Banking chief Dodd to leave US Senate
By Thomas Ferraro and Steve Holland
WASHINGTON, Jan 6 (Reuters) – Veteran Democratic Senator Christopher Dodd, leader of a financial regulation overhaul in the Senate, said on Wednesday he will not seek re-election in November in recognition that he faced an uphill battle and underscoring upheaval facing President Barack Obama’s Democrats.
Dodd, 65, chairman of the Senate Banking Committee, has been dogged by questions over his financial industry connections and was trailing badly in polls in his home state of Connecticut.
Dodd’s decision may well help Democrats hang on to his seat. Republicans conceded that Democratic chances would improve in the event that Connecticut’s attorney general, Richard Blumenthal, runs for the seat, and he told CNBC that he planned to do so.
Announcing his decision in East Haddam, Conn., Dodd said he found himself in the “toughest political shape of my career” but that he thought it was absurd to suggest there was no way he could win in November.
However, he said, a number of challenges over the past year — battling prostate cancer and the death of his sister — had prompted him to take stock of his life.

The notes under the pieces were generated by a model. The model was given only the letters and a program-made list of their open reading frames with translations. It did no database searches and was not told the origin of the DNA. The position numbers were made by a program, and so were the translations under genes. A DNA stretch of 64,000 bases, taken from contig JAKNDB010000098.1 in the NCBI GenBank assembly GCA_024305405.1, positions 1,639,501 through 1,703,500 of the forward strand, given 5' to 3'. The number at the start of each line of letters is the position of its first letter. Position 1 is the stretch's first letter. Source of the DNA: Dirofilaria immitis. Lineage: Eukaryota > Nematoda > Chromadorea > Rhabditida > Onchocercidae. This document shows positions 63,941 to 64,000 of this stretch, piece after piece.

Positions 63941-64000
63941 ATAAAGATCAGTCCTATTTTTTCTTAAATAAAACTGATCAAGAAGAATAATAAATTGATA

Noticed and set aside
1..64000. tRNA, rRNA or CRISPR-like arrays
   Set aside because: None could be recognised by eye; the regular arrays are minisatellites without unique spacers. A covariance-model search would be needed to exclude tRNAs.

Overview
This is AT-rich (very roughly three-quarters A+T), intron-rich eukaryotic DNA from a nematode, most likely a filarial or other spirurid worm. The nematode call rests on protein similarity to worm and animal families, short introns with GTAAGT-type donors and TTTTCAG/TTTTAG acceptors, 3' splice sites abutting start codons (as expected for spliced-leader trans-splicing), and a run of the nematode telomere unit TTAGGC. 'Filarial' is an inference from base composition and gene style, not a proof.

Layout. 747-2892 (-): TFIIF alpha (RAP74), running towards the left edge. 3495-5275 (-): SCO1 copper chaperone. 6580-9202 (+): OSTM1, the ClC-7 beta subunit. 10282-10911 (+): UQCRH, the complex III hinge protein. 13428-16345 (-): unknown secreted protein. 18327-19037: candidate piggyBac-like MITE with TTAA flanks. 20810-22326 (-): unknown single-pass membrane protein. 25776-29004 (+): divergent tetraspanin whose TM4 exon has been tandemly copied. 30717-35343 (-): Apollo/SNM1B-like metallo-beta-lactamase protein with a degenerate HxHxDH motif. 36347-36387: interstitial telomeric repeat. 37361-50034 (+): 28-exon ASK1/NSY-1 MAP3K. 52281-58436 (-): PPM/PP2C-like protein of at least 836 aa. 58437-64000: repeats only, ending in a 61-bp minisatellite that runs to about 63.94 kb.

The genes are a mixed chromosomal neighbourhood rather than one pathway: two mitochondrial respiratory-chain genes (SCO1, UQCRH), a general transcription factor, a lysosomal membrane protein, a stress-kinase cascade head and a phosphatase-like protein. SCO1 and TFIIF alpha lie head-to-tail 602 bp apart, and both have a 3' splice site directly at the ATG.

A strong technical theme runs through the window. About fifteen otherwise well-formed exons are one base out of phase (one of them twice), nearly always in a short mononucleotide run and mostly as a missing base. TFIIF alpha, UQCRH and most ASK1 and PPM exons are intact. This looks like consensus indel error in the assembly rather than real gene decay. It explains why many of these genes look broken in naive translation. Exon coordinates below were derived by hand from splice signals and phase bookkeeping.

“I came to the conclusion that in the long sweep of American history, there are moments for each elected public official to step aside and let someone else step up. This is my moment to step aside,” he said.
Wall Street was looking for clues as to how hard Dodd, in his remaining months in office, would push for a financial regulation revamp that banking lobbyists and Republicans are fighting. A source close to Dodd said he plans to continue efforts to pass the regulation reforms.
Dodd has also been closely associated with pushing Obama’s healthcare agenda, subject of a long, contentious debate, as well as climate change legislation that faces an uncertain future this year.
See also: Dodd’s exit roils financial reform
(Additional reporting by Angela Moon in New York and Richard Cowan and David Morgan, editing by Paul Simao and Vicki Allen)